This is the discussion for 50 year old male CC: Chest pain.
You may recall that the patient started experiencing chest pain during sexual intercourse.
Many of you were appropriately concerned about the possible use of drugs for erectile dysfunction that would contraindicate nitroglycerin! Thanks for pointing that out.
In this case the patient was not taking any medication for erectile dysfunction.
Let’s take another look at the 12-lead ECG.
This ECG shows an essentially regular rhythm with no clearly discernible P-waves and wide QRS complexes (but not > 180 ms) at a rate of about 90.
The morphology of the QRS complexes are somewhat unusual, especially in the right precordial leads. If this is a supraventricular rhythm I would call it a non-specific intraventricular conduction defect or atypical left bundle branch block.
Regardless of what kind of conduction delay is present (even if it’s an accelerated idioventricular rhythm) we know that the depolarization is abnormal. T-wave discordance is present throughout the majority of the 12-lead ECG.
So does anything look like an acute injury pattern? Absolutely!
Let’s take a look at high lateral leads I and aVL.
Here we can see significant ST-elevation that is concordant with (in the same direction as) the majority of the QRS complex. It is also concordant with the terminal (last) wave of the QRS complex.
That’s bad! We have already satisfied one of Sgarbossa’s criteria to identify acute STEMI in the presence of left bundle branch block (LBBB).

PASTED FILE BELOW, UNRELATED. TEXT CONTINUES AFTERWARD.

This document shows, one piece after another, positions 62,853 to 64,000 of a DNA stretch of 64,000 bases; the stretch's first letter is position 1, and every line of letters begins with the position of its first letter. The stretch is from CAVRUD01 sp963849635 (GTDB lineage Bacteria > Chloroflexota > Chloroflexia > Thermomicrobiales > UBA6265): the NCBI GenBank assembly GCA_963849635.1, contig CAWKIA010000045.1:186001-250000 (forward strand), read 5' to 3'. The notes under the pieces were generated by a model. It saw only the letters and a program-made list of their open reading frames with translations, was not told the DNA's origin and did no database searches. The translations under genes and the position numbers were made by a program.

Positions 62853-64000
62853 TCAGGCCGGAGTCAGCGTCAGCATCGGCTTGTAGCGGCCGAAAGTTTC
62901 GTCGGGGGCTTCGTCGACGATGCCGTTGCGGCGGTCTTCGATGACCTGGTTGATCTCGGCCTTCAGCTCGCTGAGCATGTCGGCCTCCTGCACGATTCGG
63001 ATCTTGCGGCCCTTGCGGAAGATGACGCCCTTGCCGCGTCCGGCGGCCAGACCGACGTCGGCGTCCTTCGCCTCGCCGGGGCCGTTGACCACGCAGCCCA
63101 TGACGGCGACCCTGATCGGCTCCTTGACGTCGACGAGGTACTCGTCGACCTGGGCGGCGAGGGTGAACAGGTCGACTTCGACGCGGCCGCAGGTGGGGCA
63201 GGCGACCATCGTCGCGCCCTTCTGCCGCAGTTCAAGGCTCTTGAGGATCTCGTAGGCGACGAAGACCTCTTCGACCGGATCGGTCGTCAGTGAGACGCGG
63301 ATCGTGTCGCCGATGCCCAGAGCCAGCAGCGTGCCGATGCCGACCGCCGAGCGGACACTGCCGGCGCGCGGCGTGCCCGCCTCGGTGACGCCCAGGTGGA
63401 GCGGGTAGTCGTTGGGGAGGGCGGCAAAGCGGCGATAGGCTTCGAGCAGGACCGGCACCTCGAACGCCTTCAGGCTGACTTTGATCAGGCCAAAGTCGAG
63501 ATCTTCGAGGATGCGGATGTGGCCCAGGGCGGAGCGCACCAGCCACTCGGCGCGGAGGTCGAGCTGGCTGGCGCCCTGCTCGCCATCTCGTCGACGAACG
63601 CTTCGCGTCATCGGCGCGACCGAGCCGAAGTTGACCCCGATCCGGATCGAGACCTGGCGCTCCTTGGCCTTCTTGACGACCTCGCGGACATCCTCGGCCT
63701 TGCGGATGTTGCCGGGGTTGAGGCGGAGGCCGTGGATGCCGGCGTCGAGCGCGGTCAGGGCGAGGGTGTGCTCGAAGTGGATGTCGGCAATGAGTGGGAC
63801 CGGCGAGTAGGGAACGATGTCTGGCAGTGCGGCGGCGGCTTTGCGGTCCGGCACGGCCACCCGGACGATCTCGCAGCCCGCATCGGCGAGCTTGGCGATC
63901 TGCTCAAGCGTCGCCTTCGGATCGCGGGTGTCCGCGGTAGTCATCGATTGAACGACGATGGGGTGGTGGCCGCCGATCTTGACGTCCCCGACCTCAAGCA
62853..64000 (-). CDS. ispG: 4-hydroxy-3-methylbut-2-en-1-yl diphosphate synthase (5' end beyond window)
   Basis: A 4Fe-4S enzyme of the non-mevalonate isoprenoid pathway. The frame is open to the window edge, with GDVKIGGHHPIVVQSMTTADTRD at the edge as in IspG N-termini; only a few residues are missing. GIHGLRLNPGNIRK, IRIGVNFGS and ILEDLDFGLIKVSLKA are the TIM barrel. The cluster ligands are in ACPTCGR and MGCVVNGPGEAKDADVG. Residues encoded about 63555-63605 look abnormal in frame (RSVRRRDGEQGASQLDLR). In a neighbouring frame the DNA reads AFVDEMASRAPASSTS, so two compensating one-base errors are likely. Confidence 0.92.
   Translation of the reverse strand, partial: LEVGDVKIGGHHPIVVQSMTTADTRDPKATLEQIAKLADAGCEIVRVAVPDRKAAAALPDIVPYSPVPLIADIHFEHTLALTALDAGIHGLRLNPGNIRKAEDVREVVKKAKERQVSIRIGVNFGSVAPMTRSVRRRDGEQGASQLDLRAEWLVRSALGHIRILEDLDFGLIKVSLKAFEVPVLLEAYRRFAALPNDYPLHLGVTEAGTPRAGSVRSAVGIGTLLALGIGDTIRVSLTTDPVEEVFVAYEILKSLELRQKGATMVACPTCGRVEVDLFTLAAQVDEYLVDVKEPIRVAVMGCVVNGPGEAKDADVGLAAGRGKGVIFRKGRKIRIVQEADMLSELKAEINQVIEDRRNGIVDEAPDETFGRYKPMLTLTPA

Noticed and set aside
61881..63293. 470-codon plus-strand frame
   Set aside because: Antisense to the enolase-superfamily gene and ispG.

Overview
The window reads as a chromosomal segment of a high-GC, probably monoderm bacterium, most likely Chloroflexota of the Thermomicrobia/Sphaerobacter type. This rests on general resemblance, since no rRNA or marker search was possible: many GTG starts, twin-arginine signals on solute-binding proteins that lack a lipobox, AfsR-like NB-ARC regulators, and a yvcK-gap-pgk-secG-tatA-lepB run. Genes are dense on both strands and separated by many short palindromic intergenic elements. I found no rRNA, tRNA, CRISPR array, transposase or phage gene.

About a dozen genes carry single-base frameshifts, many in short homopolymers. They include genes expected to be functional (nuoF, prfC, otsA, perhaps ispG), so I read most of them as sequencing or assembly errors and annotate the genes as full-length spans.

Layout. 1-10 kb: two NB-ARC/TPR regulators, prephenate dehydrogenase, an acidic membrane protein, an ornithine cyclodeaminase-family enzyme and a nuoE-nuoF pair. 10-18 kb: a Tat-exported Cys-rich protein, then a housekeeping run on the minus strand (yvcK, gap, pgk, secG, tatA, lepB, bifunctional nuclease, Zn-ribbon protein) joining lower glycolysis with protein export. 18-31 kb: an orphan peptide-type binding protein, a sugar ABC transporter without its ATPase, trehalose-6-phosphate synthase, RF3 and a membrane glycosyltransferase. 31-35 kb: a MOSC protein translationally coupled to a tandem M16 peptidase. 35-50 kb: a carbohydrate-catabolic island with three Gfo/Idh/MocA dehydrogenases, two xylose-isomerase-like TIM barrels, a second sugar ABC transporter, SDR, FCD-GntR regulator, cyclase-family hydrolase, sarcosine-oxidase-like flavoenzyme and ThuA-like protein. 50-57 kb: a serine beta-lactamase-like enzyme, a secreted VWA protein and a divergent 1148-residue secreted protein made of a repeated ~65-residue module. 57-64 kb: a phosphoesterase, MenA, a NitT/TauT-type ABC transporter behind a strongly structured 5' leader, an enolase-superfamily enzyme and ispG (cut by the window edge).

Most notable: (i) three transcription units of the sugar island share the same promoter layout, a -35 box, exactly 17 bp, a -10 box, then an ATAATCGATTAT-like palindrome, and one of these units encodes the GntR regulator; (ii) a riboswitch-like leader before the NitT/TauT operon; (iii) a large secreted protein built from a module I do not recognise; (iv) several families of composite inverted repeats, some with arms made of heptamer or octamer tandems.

Another feature worth pointing out is that leads I and aVL show pathological Q-waves.
Now let’s look at inferior leads III and aVF.
Even taking into account the wandering baseline and artifact we can appreciate concordant J-point depression.
Is this concerning? Yes!
Because of the ST-elevation in the high lateral leads. In the words of Tomas Garcia, M.D., one must always consider the company an ECG abnormality keeps.
Lead’s III and aVF are reciprocal to leads I and aVL. So the fact that ST-depression (or at least J-point depression) is present in two inferior leads while ST-elevation is present in the high lateral leads is troublesome.
Troublesome enough for me to call this an acute STEMI.
Now let’s look at the right precordial leads.
Once again we see concordant J-point (and ST-segment) depression in leads V1-V3. Is this concerning? Absolutely! In fact this meets another of Sgarbossa’s criteria.
Finally, we can appreciate ST-elevation in leads V5 and V6 in spite of the wandering baseline there.
I can’t tell you what heart rhythm this patient is in but I feel confident we’re looking at an acute injury pattern.
So what was the outcome?
Unfortunately, this patient experienced cardiac arrest on arrival at the hospital and was not successfully resuscitated (which is more evidence that it was an acute STEMI).